World Medical Association. WMA Declaration Of Helsinki – Ethical Principles For Medical Research Involving Human Subjects. 2013. https://www.wma.net/policies-post/wma-declaration-of-helsinki-ethical-principles-for-medical-research-involving-human-subjects/. Accessed 10 Dec 2018.
National Health and Medical Research Council. The Australian Research Council, universities Australia: National Statement on ethical conduct in human research 2007 (updated 2018). In. Canberra: NHMRC, ARC, Universities Australia; 2007.
Australian Bureau of Statistics. Australian standard classification of cultural and ethnic groups. Australian Government Canberra; 2011. http://www.abs.gov.au/AUSSTATS/abs@.nsf/DetailsPage/1249.02016?. Accessed 19 Dec 2018.
Australian Institute of Health and Welfare: Australian Burden of Disease Study: impact and causes of illness and death in Aboriginal and Torres Strait Islander people 2011. In: Australian Burden of Disease Study Series No: 62016. 2016.
United Kingdom Clinical Research Collaboration. Health research classification system: Health categories. https://hrcsonline.net/health-categories/. Accessed 25 Mar 2020.
R Development Core team. R: a language and environment for statistical computing. Vienna: R Foundation for Statistical Computing; 2018.
Rumbold AR, Cunningham J, Purbrick B, Lewis JM. Exploring productivity and collaboration in Australian indigenous health research, 1995–2008. Health Res Policy Syst. 2013;11(1):42.
Azzopardi PS, Kennedy EC, Patton GC, Power R, Roseby RD, Sawyer SM, et al. The quality of health research for young indigenous Australians: systematic review. Med J Aust. 2013;199(1):57–63.
Leon de la Barra S, Redman S, Eades S, Lonsdale C. A decade of NHMRC people support expenditure in review: is support for indigenous health research increasing? Med J Aust. 2009;190(1):28–31.
National Health and Medical Research Council. Ethical conduct in research with Aboriginal and Torres Strait islander peoples and communities: guidelines for researchers and stakeholders. Canberra: NHMRC; 2018.
Richmond CA, Cook C. Creating conditions for Canadian Aboriginal health equity: the promise of healthy public policy. Public Health Rev. 2016;37(1):2.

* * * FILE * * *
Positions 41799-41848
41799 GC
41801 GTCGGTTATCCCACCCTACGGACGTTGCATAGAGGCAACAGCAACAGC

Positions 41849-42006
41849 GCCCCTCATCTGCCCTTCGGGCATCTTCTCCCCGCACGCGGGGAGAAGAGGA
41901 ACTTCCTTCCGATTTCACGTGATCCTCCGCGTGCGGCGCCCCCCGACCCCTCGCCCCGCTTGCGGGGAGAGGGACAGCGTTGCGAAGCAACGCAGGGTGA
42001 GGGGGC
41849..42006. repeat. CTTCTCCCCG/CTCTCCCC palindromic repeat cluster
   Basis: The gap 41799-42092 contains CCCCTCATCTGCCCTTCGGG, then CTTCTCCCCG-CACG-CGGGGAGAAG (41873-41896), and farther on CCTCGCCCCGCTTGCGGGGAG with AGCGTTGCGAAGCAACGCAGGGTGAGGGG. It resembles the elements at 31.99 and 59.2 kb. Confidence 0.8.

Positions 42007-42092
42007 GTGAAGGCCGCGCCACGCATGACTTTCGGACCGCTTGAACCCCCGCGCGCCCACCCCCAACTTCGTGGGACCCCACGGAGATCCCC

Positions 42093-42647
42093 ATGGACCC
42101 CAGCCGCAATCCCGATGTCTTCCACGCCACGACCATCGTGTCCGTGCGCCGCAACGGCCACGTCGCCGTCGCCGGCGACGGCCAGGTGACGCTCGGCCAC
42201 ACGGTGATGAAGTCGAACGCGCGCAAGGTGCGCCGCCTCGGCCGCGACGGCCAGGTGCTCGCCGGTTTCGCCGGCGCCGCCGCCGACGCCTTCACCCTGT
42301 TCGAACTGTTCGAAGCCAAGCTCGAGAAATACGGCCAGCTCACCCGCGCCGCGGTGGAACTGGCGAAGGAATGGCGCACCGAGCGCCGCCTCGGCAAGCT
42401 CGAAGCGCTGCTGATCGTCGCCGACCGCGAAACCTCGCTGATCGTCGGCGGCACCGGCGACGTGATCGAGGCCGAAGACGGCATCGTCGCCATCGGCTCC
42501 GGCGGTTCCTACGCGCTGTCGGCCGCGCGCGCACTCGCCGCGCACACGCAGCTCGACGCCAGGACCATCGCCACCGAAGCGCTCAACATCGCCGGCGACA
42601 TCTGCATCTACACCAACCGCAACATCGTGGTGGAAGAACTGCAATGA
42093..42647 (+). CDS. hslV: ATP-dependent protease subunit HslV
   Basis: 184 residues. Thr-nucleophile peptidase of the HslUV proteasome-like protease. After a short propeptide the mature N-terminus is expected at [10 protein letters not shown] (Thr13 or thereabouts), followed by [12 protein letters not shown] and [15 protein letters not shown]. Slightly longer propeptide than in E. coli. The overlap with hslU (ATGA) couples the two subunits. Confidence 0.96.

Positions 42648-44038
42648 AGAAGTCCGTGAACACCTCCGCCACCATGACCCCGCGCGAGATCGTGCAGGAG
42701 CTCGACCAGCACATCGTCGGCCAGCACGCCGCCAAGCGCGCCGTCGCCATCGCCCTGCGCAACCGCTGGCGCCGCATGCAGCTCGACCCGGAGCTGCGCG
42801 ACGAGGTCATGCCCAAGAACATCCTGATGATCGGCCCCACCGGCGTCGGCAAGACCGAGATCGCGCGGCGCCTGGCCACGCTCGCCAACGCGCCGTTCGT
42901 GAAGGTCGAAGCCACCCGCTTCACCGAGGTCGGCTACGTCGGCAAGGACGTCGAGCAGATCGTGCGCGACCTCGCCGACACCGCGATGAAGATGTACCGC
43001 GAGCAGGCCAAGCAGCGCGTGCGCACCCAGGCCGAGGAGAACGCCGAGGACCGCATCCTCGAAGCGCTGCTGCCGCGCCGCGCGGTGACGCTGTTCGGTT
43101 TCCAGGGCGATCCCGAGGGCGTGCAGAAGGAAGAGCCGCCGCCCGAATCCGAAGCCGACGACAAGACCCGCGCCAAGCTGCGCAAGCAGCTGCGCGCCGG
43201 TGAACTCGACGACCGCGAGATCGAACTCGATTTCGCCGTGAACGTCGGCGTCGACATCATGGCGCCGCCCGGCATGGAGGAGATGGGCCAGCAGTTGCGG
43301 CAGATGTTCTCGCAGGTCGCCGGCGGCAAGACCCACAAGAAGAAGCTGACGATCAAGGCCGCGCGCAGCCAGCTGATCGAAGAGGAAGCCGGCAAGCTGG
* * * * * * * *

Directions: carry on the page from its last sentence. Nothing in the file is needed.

Reid P, Paine S-J, Curtis E, Jones R, Anderson A, Willing E, et al. Achieving health equity in Aotearoa: strengthening responsiveness to Māori in health research. N Z Med J. 2017;130(1465):96–103.
Australian Institute of Health and Welfare. Cancer in Aboriginal & Torres Strait Islander people of Australia. Canberra: 2011. https://www.aihw.gov.au/reports/cancer/cancer-in-indigenous-australians. Accessed 31 Aug 2020.
Leon Guerrero RT, Palafox NA, Hattori-Uchima MP, Robinett HR, Vogel C-W. Addressing Cancer health disparities in the Pacific peoples of Hawai ‘i, Guam, and the US associated Pacific Islands through Pacific-focused research capacity building. JCO Global Oncology. 2020;6:155–60.
Letendre A, Garvey G, King A, King M, Crowshoe R, Bill L, et al. Creating a Canadian indigenous research network against cancer to address indigenous cancer disparities. JCO Global Oncology. 2020;6:92–8.
Christian B, Blinkhorn A. A review of dental caries in Australian Aboriginal children: the health inequalities perspective. Rural Remote Health. 2012;12(4):2032.
Australian Institute of Health and Welfare. Australia's health 2018: 6.3 indigenous child mortality and life expectancy. Canberra: AIHW; 2018.
Jackson Pulver L, Haswell MR, Ring I, Waldon J, Clark W, Whetung V, et al. Indigenous health: Australia, Canada, Aotearoa, New Zealand and the United States: laying claim to a future that embraces health for us all; 2010.